[LAU] 3.5mm microphone into audio interface?
dak at gnu.org
Sun Apr 11 16:47:36 CEST 2021
Edgar Aichinger <edogawa at aon.at> writes:
> Am Sonntag, 11. April 2021, 15:00:49 CEST schrieb David Kastrup:
>> Alf Haakon Pietruszka Lund <alf at mellomrommet.no> writes:
>> > I see I missed a small but important point; these are condensator
>> > mikes. Yikes...
>> Yes and no: electret condenser. They don't need phantom power for
>> polarising the capacitor capsule as it comes prepolarised. But they do
>> need some power (typically 3V–6V) as plugin-power to power the built-in
>> FET preamplifier without which the weak capsule signal would not make it
>> through the microphone cable.
>> The infamous Neewer BM800 can convert phantom power to plugin power and
>> thus can be run on either depending on the cable type (while providing
>> S/N ratios that are not impressive for either application).
>> But a lot more typically, devices only work with one kind of power. The
>> kind of soundcard/computer providing 3.5mm TRS (or TS) microphone inputs
>> tend to carry plugin power (sometimes switchable by software), XLR
>> inputs tend to have an option for phantom power (almost always +48V
>> these days), sometimes switchable in groups.
> While I'm all for using better equipment, I wonder if this mic really
> needs phantom or plugin power (I don't even know that term)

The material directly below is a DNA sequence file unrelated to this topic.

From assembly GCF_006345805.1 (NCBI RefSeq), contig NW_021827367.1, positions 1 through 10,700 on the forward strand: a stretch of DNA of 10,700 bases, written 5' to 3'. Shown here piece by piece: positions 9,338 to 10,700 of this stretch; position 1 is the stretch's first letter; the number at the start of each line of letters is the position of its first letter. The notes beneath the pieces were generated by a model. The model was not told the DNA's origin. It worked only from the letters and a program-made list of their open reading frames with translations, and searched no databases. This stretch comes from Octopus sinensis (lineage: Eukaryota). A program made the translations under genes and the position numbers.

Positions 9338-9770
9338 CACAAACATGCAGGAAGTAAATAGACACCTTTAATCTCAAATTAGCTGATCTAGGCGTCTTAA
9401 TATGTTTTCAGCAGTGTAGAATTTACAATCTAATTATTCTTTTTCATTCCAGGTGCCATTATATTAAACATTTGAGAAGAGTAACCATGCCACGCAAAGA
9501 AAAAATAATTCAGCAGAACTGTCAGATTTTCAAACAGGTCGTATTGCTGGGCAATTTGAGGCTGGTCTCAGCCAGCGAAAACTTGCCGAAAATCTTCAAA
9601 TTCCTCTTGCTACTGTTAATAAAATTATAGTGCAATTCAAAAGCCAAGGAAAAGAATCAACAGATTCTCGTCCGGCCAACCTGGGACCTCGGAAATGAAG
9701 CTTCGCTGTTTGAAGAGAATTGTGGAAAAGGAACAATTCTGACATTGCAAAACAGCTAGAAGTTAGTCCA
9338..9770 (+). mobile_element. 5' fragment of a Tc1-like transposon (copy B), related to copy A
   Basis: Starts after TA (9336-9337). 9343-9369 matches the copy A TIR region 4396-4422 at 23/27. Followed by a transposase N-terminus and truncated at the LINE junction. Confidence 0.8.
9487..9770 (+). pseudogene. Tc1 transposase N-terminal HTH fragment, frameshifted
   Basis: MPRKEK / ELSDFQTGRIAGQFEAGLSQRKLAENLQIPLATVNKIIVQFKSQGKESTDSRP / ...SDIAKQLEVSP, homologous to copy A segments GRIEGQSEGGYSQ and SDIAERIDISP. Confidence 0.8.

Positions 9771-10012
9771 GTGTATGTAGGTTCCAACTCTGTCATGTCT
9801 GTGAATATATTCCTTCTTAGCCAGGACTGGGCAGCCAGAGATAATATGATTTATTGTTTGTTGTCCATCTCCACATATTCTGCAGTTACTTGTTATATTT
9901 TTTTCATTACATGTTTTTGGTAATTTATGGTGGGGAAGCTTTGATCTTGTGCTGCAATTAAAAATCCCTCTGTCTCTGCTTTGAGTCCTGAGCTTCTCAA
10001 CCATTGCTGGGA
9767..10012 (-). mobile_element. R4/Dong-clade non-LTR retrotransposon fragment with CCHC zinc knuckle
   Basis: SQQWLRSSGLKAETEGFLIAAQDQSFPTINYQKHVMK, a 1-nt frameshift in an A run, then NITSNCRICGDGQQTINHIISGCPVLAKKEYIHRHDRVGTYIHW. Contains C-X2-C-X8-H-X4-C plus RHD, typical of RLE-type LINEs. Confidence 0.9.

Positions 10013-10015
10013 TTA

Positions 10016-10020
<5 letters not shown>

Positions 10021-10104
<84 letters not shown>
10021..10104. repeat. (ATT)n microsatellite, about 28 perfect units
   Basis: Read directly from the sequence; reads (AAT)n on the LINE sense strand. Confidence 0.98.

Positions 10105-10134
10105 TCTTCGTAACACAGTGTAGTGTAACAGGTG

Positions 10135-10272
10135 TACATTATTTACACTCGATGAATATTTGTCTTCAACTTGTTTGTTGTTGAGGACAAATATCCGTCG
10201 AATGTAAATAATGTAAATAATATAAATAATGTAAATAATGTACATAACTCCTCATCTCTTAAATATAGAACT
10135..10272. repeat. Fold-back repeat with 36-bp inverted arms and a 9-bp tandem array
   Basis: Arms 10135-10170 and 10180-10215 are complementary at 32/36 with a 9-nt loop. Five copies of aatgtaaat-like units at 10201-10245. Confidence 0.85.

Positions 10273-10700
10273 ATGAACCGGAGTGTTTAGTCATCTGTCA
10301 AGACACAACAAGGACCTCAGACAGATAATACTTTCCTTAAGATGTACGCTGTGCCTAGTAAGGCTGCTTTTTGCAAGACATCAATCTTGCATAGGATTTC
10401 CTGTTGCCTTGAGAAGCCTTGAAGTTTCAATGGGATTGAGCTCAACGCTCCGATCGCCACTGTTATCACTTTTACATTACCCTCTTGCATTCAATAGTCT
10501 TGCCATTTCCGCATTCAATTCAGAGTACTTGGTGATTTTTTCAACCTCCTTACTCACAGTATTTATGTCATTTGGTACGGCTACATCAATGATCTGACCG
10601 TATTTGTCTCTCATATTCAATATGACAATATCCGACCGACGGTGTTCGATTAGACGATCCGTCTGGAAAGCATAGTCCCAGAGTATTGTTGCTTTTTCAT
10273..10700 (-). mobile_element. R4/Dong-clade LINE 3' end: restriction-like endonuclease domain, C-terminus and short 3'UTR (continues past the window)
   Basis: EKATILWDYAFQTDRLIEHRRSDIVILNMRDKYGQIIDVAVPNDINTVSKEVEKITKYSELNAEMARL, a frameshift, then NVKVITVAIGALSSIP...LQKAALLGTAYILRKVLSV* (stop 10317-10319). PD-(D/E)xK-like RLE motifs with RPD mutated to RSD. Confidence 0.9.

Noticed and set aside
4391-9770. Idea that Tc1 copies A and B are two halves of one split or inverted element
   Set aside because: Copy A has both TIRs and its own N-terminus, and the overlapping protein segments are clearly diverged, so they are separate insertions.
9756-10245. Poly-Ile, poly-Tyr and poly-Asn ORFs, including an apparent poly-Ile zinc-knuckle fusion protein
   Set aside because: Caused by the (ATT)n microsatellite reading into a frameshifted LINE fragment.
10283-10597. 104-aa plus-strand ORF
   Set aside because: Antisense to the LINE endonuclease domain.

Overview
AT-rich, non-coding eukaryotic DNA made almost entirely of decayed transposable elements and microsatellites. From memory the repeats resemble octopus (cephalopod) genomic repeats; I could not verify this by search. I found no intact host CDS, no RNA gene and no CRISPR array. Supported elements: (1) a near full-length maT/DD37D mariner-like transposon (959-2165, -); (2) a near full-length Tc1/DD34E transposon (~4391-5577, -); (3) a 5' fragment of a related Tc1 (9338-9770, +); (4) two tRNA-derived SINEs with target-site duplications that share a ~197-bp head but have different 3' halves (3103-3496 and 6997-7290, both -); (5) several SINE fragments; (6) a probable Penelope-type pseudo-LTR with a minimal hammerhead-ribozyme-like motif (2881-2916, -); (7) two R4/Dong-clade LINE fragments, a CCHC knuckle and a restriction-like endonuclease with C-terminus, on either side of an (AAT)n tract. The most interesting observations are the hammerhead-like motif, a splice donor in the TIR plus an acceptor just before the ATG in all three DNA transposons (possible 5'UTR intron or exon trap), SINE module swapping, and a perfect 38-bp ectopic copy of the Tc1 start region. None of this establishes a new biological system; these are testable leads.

Cheap compact microphones invariably are electret condenser and
invariably need a power source: plugin power, 1.5V battery or something
> If it's designed for a laptop headset jack, that wouldn't supply that
Laptop headset jacks invariably provide plugin power.
> It can probably get that power from USB.
USB soundcards can also power actual phantom power since the actual
current requirements are low, so a stepup converter will make for +48V
if you manage to design it in a manner not contributing converter whine
into the sound experience.
> Anyway, the Amazon product page talks about batteries, and I know that
> cheap and not so cheap (I had one by Sony) electret external stereo
> mics with mini-jack plug for home video cameras etc. existed long ago
Invariably using plugin power unless they require their own batteries.
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